by Allison Fass
June 2006 Forbes Magazine
MySpace has to fend off more than online Lotharios. A bunch of young programmers are trying to–gasp!–commercialize the networking site.
Sean Percival, who sells customized European license plates, earlier this year hit upon a hot place to expand his marketing: MySpace, the popular networking Web site. He bought software that allowed him to automate MySpace’s process of inviting other members to be “friends.” Percival, 26, says the program, which he calls adder software, helped him make 4,200 car owners into “friends” on a MySpace profile, where he writes about his company in his blog. Business shot up from $2,500 per month to $13,000, as more MySpacers stumbled onto his profile and found their way to his retail Web site. Impressed, Percival went into business with the programmers who created the adder and now sells it himself.
MySpace and its 80 million members are a juicy target for marketers like Percival. So a bunch of small-time programmers with Web sites like Eek Records and Helpumarket have sprung up to sell these adders, costing $25 to $85, to instantly invite a web of contacts. Customers are mostly fledgling bands but also include comedians and the animal-activist group Peta. The technology speeds the process of making friends on MySpace, so that sending invites to, say, 350 people–which, done manually, could take as long as two hours–instead might take as little as five minutes.
Which is just one reason MySpace is furious about this. Rather than connect people through real-life friendships or shared interests, “It becomes more about making a buck off them,” says E-marketer analyst Debra Aho Williamson. The software also interferes with MySpace’s plans to prove it is worth the $580 million News Corp. paid for it last year. MySpace must figure out how to make money itself without commercializing the site so much it sparks a mass exodus. For instance, MySpace charges upwards of $50,000 per month for companies to build and promote profiles. Wendy’s has one for a cartoon character and Toyota for its new car, Yaris. “If there’s a system to be gamed, [News Corp.] wants to control it,” says Jupiter Research analyst David Card.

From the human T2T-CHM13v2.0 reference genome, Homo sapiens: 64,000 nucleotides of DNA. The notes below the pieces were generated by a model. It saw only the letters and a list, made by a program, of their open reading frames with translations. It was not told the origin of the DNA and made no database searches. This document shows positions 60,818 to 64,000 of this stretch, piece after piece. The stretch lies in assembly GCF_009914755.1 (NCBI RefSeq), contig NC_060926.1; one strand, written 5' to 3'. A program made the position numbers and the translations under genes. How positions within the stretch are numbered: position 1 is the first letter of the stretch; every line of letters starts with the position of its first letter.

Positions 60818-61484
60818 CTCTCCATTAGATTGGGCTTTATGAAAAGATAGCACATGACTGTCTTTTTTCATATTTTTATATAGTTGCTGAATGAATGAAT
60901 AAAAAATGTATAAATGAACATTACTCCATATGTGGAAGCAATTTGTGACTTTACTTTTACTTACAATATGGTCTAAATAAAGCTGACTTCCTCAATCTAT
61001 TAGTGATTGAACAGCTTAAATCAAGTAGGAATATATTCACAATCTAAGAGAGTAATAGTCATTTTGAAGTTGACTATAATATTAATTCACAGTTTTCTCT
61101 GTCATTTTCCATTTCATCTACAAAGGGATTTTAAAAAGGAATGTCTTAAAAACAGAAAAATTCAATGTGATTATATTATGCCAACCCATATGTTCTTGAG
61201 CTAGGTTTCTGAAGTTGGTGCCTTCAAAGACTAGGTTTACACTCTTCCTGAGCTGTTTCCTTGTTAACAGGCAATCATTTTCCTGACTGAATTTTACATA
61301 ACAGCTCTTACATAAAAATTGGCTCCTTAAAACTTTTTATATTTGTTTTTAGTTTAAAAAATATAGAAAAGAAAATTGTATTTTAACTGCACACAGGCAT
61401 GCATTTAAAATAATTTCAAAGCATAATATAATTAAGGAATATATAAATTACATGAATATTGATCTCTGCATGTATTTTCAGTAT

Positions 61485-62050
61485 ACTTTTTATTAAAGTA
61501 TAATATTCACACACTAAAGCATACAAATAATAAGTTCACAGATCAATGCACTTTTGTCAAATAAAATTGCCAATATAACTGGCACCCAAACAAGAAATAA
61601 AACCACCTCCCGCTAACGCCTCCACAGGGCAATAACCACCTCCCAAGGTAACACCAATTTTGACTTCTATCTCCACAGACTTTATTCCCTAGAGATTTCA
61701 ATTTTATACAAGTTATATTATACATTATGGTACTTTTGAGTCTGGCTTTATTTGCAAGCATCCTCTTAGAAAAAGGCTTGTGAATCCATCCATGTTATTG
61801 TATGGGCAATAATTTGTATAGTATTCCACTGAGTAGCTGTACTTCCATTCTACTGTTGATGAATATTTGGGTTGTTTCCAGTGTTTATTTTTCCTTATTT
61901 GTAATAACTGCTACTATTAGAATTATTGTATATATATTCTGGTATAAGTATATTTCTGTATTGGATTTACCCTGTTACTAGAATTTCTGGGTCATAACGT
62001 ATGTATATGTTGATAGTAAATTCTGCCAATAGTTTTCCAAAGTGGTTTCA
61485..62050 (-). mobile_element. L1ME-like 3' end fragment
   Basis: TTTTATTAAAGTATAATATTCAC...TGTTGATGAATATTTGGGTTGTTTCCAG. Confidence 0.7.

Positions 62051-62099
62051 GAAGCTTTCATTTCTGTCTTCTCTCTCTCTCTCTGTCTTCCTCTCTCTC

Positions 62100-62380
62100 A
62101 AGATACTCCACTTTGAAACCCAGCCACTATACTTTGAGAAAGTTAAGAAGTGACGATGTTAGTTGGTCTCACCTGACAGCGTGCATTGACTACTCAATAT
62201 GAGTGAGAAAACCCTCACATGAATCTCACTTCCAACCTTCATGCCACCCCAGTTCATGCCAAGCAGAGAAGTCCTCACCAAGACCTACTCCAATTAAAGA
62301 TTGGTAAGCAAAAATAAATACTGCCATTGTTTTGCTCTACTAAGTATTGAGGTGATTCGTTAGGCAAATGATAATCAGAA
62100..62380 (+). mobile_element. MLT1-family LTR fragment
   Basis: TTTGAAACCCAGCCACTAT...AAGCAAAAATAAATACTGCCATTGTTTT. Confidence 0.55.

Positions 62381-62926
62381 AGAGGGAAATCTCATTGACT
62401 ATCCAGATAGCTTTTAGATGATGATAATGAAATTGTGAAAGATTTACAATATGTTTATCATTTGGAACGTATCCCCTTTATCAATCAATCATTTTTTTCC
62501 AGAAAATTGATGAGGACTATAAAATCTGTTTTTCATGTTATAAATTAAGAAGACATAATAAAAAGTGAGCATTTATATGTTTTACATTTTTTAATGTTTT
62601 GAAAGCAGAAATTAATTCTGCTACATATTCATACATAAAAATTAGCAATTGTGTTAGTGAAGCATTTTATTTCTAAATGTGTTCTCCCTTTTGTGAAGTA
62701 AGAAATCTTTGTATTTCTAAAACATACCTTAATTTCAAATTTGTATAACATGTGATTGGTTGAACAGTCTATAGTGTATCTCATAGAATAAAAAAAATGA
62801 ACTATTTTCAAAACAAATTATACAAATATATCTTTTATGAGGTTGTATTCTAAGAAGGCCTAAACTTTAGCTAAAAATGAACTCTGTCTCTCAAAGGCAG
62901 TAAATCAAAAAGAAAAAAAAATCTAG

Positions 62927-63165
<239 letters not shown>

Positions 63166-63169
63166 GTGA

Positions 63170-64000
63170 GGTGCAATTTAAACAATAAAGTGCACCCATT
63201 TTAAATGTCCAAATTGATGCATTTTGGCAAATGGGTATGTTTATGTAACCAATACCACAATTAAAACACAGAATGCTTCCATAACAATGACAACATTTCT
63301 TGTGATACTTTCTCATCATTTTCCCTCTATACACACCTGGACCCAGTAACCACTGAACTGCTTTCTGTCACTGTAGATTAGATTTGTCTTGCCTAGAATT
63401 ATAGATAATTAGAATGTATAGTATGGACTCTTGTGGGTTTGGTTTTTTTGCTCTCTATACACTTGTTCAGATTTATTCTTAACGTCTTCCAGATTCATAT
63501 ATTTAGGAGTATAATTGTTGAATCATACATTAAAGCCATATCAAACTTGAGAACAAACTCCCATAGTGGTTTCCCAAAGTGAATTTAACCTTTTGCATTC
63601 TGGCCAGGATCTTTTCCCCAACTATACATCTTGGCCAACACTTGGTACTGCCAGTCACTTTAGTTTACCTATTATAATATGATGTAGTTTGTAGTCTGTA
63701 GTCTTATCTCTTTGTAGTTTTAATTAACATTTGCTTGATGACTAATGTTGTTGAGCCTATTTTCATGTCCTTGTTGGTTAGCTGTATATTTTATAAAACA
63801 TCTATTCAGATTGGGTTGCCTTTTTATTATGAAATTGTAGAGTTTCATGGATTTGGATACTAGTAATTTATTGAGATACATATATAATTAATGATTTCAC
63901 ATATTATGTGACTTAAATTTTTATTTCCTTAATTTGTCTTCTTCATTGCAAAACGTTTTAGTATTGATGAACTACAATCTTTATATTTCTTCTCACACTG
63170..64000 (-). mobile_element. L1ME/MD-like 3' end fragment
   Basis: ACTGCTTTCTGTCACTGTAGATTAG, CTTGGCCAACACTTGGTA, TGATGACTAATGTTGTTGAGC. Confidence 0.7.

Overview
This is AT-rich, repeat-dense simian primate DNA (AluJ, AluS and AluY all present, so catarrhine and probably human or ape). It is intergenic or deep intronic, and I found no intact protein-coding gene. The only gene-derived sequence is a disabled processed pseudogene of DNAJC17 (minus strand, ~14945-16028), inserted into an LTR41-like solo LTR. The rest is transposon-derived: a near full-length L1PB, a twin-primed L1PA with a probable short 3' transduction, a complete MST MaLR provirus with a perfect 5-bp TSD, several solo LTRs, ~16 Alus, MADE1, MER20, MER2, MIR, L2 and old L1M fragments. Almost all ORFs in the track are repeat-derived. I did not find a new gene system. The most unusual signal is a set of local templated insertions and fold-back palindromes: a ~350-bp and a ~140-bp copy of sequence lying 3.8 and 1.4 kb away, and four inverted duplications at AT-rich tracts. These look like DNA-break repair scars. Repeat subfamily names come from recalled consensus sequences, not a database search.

MySpace has decreed that the automated programs upset the company’s “ecosystem” and “principles.” It set up a technical hurdle called a captcha, which requires a code to be manually entered for batch entries to MySpace profiles. (Several adder sites claim they can bypass this.) It has also been sending cease-and-desist letters to vendors of adder software. “Such programs slow down the MySpace servers and interfere with the ability of the Web site to function,” says a Mar. 31 letter addressed to FriendFetch.com. MySpace filed a federal lawsuit in California alleging trademark infringement against Anthony Lineberry, who sells adders on his site Myfriendbot.com with the slogan “Need fans? Or just want to be popular on MySpace?” Lineberry, 21, says he is not aware of the suit: “That kind of freaks me out, honestly. I’m just a kid.”
Still, MySpace may have a tough time stamping this out. Percival, the license plate salesman, says he was contacted by none other than a News Corp. employee in March looking for adder software to market Fox on MySpace. He says Fox didn’t pursue it further.